'Obamacare' countdown starts, administration looks to NFL and other sports league to help sell the law
J. Scott Applewhite, Associated Press
WASHINGTON — Fewer than 100 days before uninsured Americans can sign up for coverage, Health and Human Services Secretary Kathleen Sebelius said Monday the administration is gearing up with new call centers, a revamped website — and a confab with the National Football League.
No deals yet, Sebelius told reporters. But she said the idea of partnering to publicize the benefits of health insurance has gotten an enthusiastic reception from the NFL and other pro sports leagues.
Health promotion is a goal for the leagues and "good for the country," Sebelius said.
Football season would be in full swing Oct. 1, when consumers can start shopping for coverage under President Barack Obama's health care overhaul. Benefits take effect Jan. 1, around the time of the playoffs.
Opponents are looking for a goal-line fumble by the Obama administration as the long-awaited expansion of coverage for the uninsured finally happens. But if Sebelius is nervous, she doesn't let on.
"It's a huge undertaking across the country, and I'm confident we're going to get it done," she said. Not only sports leagues, but community organizations, religious denominations and public health groups will be involved with outreach.
Starting Oct. 1, consumers will be able to access new online marketplaces through HealthCare.gov and shop for private insurance plans in their communities. The federal government site will be the main portal to the new law, since about half the states are letting Washington run the coverage expansion.
Middle-class people who don't have job-based coverage will use the marketplace to apply for tax credits to help pay their premiums — a process that's supposed to take place smoothly and in close to real time, though skeptics doubt it. Low-income people will be steered to an expanded version of Medicaid in states that accept it.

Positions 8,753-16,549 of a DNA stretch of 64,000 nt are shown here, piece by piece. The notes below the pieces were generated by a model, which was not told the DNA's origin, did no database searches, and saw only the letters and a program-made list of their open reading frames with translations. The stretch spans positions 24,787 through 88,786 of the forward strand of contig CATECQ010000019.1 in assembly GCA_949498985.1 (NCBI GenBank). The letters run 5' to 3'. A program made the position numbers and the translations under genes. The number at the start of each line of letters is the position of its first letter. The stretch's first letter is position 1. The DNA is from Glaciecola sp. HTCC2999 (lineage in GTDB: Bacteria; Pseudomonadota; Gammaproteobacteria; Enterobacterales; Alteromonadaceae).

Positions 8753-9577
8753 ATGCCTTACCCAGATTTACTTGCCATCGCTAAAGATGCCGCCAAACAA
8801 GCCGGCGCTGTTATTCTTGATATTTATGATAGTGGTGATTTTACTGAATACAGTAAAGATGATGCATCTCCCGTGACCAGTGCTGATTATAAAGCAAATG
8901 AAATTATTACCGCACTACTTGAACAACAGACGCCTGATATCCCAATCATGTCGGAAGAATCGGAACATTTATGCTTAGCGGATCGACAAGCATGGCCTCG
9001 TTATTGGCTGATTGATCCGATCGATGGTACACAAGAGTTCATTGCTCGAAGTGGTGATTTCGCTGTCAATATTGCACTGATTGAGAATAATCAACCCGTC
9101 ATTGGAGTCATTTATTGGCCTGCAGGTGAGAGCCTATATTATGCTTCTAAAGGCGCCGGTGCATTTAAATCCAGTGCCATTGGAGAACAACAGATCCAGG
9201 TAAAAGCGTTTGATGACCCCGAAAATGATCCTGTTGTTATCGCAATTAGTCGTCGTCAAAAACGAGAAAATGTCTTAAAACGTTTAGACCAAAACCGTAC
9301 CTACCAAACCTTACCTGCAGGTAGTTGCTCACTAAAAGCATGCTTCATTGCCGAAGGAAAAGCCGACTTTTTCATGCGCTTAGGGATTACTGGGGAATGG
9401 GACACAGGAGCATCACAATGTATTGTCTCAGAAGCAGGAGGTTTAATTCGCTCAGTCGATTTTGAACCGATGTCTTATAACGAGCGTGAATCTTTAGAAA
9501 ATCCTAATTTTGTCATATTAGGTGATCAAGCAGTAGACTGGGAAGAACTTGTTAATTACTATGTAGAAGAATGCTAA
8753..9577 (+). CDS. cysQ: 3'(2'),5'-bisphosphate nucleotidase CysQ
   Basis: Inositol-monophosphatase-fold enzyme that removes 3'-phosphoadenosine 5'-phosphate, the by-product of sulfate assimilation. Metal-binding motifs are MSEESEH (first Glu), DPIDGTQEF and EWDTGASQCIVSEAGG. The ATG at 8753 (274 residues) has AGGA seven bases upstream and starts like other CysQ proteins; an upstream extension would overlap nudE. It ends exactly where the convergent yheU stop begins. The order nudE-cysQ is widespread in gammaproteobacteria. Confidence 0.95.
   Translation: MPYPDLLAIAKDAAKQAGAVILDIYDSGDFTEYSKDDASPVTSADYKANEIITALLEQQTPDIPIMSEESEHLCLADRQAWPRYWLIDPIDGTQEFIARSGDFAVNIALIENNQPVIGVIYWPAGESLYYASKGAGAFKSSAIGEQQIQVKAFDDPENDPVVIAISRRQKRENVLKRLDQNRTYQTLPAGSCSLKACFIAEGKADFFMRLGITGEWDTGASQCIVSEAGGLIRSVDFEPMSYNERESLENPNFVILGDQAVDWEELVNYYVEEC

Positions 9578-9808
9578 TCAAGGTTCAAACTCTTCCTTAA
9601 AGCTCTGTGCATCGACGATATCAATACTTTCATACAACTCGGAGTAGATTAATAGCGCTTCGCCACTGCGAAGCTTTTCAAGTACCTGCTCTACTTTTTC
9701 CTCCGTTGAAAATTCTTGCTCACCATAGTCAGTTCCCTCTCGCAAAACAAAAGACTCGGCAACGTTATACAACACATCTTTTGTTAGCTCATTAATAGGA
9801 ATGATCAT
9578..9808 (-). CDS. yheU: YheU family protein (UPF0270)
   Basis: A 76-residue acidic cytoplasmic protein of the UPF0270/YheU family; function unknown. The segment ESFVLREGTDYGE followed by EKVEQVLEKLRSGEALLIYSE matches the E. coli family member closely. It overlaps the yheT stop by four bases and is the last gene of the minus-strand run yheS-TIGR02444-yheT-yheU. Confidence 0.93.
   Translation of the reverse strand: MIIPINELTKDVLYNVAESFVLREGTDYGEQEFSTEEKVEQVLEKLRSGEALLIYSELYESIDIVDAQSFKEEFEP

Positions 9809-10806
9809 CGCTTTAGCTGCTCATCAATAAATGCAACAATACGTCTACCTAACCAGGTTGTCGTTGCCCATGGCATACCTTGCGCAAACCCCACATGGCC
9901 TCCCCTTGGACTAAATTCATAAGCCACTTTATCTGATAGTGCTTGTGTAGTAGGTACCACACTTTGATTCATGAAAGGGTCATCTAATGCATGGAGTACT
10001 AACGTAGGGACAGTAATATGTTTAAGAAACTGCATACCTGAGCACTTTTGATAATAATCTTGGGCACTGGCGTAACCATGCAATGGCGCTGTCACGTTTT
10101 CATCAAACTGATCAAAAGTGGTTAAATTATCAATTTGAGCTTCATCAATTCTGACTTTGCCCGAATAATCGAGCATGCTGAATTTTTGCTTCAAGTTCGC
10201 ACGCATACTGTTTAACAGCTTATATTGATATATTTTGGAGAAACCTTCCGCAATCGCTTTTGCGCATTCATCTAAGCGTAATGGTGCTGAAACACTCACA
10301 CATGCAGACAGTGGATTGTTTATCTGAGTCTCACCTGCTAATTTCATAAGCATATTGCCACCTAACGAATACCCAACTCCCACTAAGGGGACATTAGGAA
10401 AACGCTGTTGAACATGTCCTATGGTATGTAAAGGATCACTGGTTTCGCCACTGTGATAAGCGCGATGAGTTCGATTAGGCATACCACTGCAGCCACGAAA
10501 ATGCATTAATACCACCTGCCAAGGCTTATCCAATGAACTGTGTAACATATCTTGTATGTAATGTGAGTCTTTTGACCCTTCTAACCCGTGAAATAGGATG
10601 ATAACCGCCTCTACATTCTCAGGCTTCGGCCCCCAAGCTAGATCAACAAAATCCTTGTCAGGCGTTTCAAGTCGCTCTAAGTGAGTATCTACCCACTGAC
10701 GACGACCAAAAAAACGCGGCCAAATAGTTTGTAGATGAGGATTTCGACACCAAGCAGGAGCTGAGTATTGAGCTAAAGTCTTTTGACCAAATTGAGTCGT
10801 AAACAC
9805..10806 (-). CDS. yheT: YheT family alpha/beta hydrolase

All told, it's the biggest expansion of the social safety net since the creation of Medicare and Medicaid nearly 50 years ago. With polls showing that the law remains unpopular, and even many uninsured don't think they'll be helped, things are likely to get off to a slow start.
About 7 million people are expected to sign up for coverage in the new marketplaces next year, also called exchanges. That number is projected to more than triple in a few years.
Six call centers around the country have opened in recent days, and 11 will be in operation by the fall, providing service 24 hours a day. The government is arranging translation services in 150 languages, from Tagalog to Russian.
The HealthCare.gov website has been revamped to make it a tool for consumers instead of policy wonks. It's been designed to work with mobile devices, and offers ready links to social media. Plan comparisons for next year are not yet available, but there is plenty of information on how health insurance works.
The government's name for the Spanish-language version of the site, however, still sounds clunky and bureaucratic. If there's confusion, that could become an issue, since Latinos are more likely to be uninsured than people of any other major ethnic group.
The Spanish site's name, CuidadoDeSalud.gov, means something like "care of health."
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